Yesterday afternoon I realized my last post could have been easily misinterpreted. It was bothering me so much that I decided that add this little post to clarify. I did not mean that my way of writing is the ‘proper’ way, or that the man who gave me that criticism was wrong. I meant only to show that right now literary has become very dynamic and is moving in some many new ways, and that each of us has our perspectives about that direction. After having read many posts from writers about how unlikely publication is, I suppose I was simply trying to say, don’t give up hope.

5 thoughts on “clarification

  1. Well, you’re right. Literature is dynamic and there are many ways to do almost anything, including write.

    I can see where your author was coming from – so much of what passes as ‘popular’ isn’t, when you get into it, that well written. So much of what is amazingly ‘literary’ literature isn’t popular. Is popular stuff ‘dumbed down’ in terms of grammar, vocabulary, style? Maybe, some of it anyway. But I’m sure it’s possible to write well and be popular at the same time!

    On a side note I’m currently reading Pynchon’s ‘Against The Day’. Not, I’d imagine, a terribly popular book. Certainly an acquired taste, because it’s more of a shaggy dog story (I don’t know if you have that term in the US?) than something that has a recognisable plot. On the other hand I have to admire someone when I know that even a throwaway remark that takes up half a sentence must have entailed weeks of research on the history of photography, the uses of dynamite in mining, airship construction, or whatever…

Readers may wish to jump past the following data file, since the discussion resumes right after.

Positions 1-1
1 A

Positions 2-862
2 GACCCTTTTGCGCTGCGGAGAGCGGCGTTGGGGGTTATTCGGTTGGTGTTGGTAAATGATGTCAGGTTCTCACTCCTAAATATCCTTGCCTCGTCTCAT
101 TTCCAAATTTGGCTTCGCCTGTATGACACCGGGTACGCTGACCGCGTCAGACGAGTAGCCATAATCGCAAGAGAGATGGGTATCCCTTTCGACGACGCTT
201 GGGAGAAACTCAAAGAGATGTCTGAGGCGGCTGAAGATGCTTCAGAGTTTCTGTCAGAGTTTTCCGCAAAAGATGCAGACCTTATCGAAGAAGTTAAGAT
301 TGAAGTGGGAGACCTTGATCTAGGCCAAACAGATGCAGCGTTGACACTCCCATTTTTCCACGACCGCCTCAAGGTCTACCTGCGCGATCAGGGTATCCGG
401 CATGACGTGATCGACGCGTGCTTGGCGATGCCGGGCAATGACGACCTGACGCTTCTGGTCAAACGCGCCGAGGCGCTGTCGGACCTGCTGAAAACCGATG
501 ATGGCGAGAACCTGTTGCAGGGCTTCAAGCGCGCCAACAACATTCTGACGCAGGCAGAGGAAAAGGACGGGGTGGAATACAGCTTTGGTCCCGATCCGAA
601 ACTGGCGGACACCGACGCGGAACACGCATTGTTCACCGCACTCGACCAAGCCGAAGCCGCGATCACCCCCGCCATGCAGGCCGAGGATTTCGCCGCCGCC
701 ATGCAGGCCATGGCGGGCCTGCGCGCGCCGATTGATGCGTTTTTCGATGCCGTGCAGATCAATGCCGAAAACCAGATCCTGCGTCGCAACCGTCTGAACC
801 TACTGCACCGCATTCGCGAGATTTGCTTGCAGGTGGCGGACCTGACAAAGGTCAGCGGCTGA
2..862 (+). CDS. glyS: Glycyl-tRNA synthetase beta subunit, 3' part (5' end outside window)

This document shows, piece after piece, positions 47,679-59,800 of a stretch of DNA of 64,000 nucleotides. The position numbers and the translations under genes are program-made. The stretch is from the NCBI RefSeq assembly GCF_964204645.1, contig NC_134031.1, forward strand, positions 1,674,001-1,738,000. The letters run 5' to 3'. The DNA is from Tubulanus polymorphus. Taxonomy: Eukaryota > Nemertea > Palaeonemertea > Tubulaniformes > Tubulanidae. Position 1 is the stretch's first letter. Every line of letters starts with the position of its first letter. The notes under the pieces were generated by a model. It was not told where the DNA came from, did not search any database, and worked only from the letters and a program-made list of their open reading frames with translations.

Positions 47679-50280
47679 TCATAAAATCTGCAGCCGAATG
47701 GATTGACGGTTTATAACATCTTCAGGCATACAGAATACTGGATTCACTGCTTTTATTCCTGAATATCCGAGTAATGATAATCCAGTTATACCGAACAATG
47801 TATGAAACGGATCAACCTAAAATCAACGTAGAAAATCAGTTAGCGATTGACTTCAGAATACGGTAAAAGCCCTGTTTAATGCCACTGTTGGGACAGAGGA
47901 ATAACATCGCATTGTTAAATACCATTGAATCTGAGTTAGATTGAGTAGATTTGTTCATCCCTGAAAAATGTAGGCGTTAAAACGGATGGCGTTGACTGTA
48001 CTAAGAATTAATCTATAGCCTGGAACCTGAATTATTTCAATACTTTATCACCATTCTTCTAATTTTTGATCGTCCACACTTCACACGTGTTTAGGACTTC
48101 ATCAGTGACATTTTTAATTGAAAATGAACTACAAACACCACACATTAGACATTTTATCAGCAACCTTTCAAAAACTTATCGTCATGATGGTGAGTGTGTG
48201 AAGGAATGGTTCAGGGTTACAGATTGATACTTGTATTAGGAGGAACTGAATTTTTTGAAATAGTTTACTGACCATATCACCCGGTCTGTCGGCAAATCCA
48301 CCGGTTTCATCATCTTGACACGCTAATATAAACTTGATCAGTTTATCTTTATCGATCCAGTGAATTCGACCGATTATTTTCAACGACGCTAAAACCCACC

2. Hi Jennifer, I think most of us took exception to the writer/critic’s comments because they weren’t exactly constructive and were very narrow in scope, they also overlooked one very important point: readers are as diverse as writers, which means there is room in the market for almost anything. Hope is a powerful tool in the writer’s kit.

  3. I think your message of ‘don’t give up’ came across clearly. There have been lots of runaway publishing success which almost didn’t make it into print at all because publishers thought there would be no market for them. I guess you can’t really know for sure what will capture a reader’s imagination until you give them it to try.
    I think that if you are interested enough in a subject to write about it, and care enough about your characters to want to spend a long time with them, then there will people out there interested in reading your book.

  4. Hi all – I just wanted to say that i have read your comments as they came in but was not able to reply. I won’t do so now as so much time has passed and I’m sure the thoughts have long passed. I finally have a laptop up and running and hope to visit you all soon! Wishing you all great writing.

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